by Diodes Delight
Piunora is a compact, easy-to-use development board for electronics prototyping with Linux. It has a familiar form factor, legible pin labels, and a design that’s well suited to space-constrained applications.
As a carrier board for the Raspberry Pi Compute Module 4 (CM4), Piunora is essentially a tiny version of the Raspberry Pi 4 Single Board Computer (SBC) with added flexibility to accommodate custom form factors. CM4-based devices like Piunora are fully compatible with software that was written for the Raspberry Pi 4, as long as that software accounts for the hardware peripherals in use. There are also versions of the CM4 that include eMMC memory, which is more reliable than a traditional SD card.
It may be small, but Piunora is packed with powerful peripherals that will come in handy for rapid prototyping and embedded machine-learning applications. Examples include an HDMI port, camera-input connectors, and PCI-e support, which is not present on a standard Raspberry Pi 4. Finally, the M.2 B-Key port on the rear of the board is not only useful for SSD storage, it can also host a diverse range of PCI-e expansion boards.
- Arduino UNO R3 / Adafruit Metro compatible form factor (3.3 V logic, may not be compatible with all Shields)
- PCI-e through M.2 B-Key connector on the rear of the board with dedicated 3.3 V/3 A supply
- Analog to Digital Converter (MCP3008)
- On-the-fly switching between USB host (USB Type-A) and device mode (USB-C)
- Qwiic/Stemma QT connector to easily interface with I2C devices
- A full-sized camera connector that supports all Pi-compatible cameras
- A full-sized HDMI 2.0 port
- A WS2812 Smart RGB LED for user status
- Optional Wi-Fi or eMMC options depending on your choice of CM4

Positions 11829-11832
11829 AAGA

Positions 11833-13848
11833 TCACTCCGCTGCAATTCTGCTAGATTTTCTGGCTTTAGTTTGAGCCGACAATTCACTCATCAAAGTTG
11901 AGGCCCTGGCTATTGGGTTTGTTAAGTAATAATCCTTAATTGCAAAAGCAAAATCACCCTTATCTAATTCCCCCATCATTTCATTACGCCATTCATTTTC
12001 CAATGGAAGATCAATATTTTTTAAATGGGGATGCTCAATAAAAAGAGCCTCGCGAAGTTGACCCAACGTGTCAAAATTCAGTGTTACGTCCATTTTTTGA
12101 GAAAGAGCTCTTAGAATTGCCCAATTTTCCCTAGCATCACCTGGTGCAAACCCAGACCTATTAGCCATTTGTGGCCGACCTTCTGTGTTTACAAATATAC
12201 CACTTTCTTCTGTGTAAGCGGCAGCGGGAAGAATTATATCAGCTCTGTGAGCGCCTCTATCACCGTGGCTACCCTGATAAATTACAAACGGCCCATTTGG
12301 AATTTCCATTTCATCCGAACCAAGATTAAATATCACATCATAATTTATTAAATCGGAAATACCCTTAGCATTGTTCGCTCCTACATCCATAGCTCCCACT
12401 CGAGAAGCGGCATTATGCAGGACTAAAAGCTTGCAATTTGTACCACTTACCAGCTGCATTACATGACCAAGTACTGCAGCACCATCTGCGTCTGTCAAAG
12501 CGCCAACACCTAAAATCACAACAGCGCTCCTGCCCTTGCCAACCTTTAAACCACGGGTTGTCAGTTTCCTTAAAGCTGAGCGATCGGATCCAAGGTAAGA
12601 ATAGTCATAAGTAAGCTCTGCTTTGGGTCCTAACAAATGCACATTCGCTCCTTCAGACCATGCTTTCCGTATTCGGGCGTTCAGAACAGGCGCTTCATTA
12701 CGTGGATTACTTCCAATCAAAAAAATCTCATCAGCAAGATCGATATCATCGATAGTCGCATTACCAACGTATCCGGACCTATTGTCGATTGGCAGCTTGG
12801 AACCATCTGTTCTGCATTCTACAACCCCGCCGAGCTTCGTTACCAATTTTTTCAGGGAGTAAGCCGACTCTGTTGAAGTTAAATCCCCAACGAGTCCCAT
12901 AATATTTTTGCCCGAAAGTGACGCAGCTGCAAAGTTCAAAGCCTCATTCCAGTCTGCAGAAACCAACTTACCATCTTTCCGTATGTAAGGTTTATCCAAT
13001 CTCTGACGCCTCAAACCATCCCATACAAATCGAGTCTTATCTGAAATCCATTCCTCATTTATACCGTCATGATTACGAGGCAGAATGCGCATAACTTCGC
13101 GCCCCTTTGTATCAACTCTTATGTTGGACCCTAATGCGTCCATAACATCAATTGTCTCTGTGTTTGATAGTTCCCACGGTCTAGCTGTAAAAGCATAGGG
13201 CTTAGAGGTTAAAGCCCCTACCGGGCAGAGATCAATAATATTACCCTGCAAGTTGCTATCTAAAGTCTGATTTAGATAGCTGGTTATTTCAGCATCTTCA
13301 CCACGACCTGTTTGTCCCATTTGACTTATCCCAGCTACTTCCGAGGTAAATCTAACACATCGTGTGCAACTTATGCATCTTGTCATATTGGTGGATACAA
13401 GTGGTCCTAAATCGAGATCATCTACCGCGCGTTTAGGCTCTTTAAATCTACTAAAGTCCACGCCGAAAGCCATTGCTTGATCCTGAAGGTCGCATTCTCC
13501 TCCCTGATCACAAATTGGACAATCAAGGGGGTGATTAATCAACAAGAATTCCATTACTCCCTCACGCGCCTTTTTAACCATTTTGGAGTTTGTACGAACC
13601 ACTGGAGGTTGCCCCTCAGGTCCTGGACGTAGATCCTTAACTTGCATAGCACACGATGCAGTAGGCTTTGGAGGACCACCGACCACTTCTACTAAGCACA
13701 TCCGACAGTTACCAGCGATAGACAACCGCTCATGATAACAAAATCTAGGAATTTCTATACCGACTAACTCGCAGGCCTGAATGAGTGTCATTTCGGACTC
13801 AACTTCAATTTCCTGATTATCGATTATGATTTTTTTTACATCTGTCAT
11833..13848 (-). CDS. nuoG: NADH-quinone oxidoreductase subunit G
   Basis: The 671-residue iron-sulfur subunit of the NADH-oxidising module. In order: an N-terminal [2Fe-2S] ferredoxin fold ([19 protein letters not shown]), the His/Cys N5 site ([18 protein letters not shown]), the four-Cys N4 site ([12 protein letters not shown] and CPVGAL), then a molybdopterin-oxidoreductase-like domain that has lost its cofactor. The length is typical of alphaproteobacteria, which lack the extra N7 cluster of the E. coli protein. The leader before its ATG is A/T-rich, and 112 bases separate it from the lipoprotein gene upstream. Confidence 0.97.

- Slim design with the Piunora Lite measuring 8-12 mm and the Piunora Pro measuring 11-13 mm
- Two user-controllable buttons (including software that turns one of them into a safe-shutdown button)
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This is the latest stable release of CircuitPython that will work with the Piunora.
Start here if you are new to CircuitPython.
Built-in modules available: _bleio, adafruit_bus_device, adafruit_pixelbuf, aesio, atexit, binascii, bitbangio, bitmaptools, board, busio, digitalio, displayio, errno, fontio, framebufferio, getpass, gifio, json, keypad, math, microcontroller, msgpack, neopixel_write, onewireio, os, rainbowio, random, re, sdcardio, sdioio, sharpdisplay, storage, struct, supervisor, terminalio, time, touchio, traceback, ulab, usb_cdc, usb_hid, usb_midi, vectorio, zlib
This is the latest unstable release of CircuitPython that will work with the Piunora.
Unstable builds have the latest features but are more likely to have critical bugs.
Built-in modules available: _bleio, adafruit_bus_device, adafruit_pixelbuf, aesio, atexit, binascii, bitbangio, bitmaptools, board, busio, digitalio, displayio, dotenv, errno, fontio, framebufferio, getpass, json, keypad, math, microcontroller, msgpack, neopixel_write, onewireio, os, rainbowio, random, re, sdcardio, sdioio, sharpdisplay, storage, struct, supervisor, terminalio, time, touchio, traceback, ulab, usb_cdc, usb_hid, usb_midi, vectorio, zlib
Every time we commit new code to CircuitPython we automatically build binaries for each board and language. The binaries are stored on Amazon S3, organized by board, and then by language. Try them if you want the absolute latest and are feeling daring or want to see if a problem has been fixed.
All previous releases are listed on GitHub, with release notes, and are available for download from Amazon S3. They are handy for testing, but otherwise we recommend using the latest stable release. Some older GitHub release pages include the same binaries for downloading. But we have discontinued including binaries as assets on newer release pages because of the large number of files for each release.